Introduction: Portable Outdoor Workshop - Power Tool Tote Board
Without a garage space for an indoor workshop, I have to lug all my tools outside whenever I want to do any cutting or sanding. With the rainy season coming, I almost got caught out in a downpour one day as I struggled to unplug and carry all my tools back inside one by one.
So I decided to make an all-in-one portable workshop that holds my most frequently used power tools, which I can carry all at once to my outdoor working space. It includes a power strip so that all 4 tools can be plugged in at all times. I just need to hang the board up on my yard fence, plug in the extension cord, and I'm ready to go!
Step 1: Making the Tool Mount Board
This has to be portable, so I started with a piece of lightweight 1/4" plywood that I had lying around, and I laid out my most used power tools on it to find a good arrangement.
I managed to fit my 1/3 sheet sander, trim router, and 2 drills on the board, with space for the power strip below. I then traced the outline of the tools onto the board. Do note that I eventually mounted the router and sander with the handles and cables facing down, for easier access.
The photos show how the holsters for the various tools were made, with timber offcuts for the verticals and 1/4" plywood scraps for the faces. These were just held with nails and screws.
If you make something like this, do consider how the cables will run, and how easy it is to grab and replace the tools. For example, the trim router holder is made in two pieces to let the cord pass through. And the drill holsters really only need a small holder to collar the chuck, when in use. But I added in a second layer of support blocks and velcro straps to hold the drills more securely for carrying and storage indoors. A 5mm (1/4") clearance is probably fine for this kind of use.
I also cut out a hand hold with a drill and jigsaw, and rounded over all the edges of the board and hand hold with a 3/8" roundover bit on my trim router.
Step 2: Make Custom Hooks
To hook this contraption to my yard fence, I bought some aluminium flat bar (3*20mm section) to bend into custom hooks. I just tightly clamped the end of the bar to the corner of a piece of timber and used the free end of the aluminium as a long lever to manually bend the bar.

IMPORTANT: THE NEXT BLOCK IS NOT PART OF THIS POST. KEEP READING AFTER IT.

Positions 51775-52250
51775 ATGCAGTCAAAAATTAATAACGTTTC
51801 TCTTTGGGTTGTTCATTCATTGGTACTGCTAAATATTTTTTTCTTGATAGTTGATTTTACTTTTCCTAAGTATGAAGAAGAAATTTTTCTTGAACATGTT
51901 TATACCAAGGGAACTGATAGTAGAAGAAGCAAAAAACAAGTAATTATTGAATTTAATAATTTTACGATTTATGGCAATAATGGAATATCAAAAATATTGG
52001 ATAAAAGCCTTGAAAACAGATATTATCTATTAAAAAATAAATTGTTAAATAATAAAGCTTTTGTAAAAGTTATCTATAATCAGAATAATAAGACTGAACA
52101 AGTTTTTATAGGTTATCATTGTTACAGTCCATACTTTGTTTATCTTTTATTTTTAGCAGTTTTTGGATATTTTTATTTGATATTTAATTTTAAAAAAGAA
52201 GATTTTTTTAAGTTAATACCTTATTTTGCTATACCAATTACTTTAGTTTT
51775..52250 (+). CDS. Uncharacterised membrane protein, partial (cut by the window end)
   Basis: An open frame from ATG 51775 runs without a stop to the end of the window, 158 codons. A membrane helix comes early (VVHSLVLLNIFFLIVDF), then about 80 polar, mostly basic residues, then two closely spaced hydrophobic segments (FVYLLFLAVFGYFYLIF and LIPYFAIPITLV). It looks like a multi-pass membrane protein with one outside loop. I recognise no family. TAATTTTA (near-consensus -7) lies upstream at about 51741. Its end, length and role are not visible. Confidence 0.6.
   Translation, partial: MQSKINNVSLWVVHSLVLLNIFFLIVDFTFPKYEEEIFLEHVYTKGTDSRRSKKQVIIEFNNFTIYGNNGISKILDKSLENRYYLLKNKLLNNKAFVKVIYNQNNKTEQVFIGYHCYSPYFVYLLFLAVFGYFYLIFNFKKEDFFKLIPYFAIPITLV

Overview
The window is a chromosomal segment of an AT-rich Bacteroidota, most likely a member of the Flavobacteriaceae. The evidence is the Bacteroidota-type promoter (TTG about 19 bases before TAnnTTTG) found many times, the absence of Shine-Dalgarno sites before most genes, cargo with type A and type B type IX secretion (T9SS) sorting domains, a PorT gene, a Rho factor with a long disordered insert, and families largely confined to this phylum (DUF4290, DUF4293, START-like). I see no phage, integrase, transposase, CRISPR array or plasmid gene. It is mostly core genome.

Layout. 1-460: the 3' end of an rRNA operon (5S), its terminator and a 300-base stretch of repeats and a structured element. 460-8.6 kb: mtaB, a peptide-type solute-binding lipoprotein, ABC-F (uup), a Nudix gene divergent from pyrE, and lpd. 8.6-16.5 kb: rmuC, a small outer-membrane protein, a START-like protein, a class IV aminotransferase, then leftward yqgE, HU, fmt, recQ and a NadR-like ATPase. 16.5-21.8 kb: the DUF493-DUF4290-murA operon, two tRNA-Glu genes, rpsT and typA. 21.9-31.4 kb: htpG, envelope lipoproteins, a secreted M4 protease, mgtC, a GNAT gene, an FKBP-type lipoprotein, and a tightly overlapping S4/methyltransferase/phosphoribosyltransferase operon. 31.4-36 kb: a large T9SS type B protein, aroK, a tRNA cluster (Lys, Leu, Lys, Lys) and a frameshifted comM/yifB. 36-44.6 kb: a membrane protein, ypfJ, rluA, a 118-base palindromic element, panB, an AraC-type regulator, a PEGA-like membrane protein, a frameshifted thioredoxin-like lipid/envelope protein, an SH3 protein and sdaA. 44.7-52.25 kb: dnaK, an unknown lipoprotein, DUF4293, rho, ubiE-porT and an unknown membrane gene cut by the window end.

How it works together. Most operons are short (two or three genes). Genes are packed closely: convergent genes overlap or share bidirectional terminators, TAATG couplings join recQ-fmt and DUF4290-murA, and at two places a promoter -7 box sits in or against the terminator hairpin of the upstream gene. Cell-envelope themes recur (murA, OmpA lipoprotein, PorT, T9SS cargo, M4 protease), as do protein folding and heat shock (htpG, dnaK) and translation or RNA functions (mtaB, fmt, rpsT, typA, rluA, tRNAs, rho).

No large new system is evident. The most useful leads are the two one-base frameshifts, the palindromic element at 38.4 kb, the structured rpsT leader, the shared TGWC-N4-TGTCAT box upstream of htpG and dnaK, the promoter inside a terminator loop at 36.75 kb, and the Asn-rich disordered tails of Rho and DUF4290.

The hooks were cut with a hacksaw and all sharp ends sanded with 60 grit sandpaper on a scrap block of wood.
I screwed these hooks onto the back of the board with 1/2" screws, adding more scraps of 1/4" plywood to give the screws something to 'bite' into.
Step 3: Power Finish
I finished the board with a coat of spray paint to even out the multi-coloured scraps. (Masking the velcro and hooks with painter's tape)
The power strip is simply cable tied on through a few small drilled holes, so that it can be removed easily if needed.
There is still space on the board for future upgrades, such as a holder for drill bits, chuck tool, and extra sandpaper. My circular saw definitely won't fit on this board, but I may add a couple of hooks at the bottom to hang bigger tools like my jigsaw on it while I'm working.
Step 4: Ready to Use Indoors or Out!
To use: I just carry the board out to the yard, tools and all, and hang it on the fence. It fits both inside or outside my fence, so I can work on either side.
Just add my new folding work bench (thanks, Instructables and Kreg for the prize), and I've got a mini workshop ready for action!
This tool board really helps to get me started whenever I have a little bit of time to work on my projects, since it is much easier to get set up outside. Also, since the portable work table is quite small, this keeps all my tools off the table and within reach. (Instead of all on the floor somewhere)
Another nice thing about working outdoors is that I don't need to worry about the mess. Any sawdust just becomes compost in the grass!
To store: this just hangs on my indoor 'workshop' shelf on two screws. This helps organise everything, and the panel also helps to hide some of the clutter on the shelves.
If you like this do vote for this project in the workshop contest. Thanks!
Runner Up in the
Workshop Hacks Challenge 2017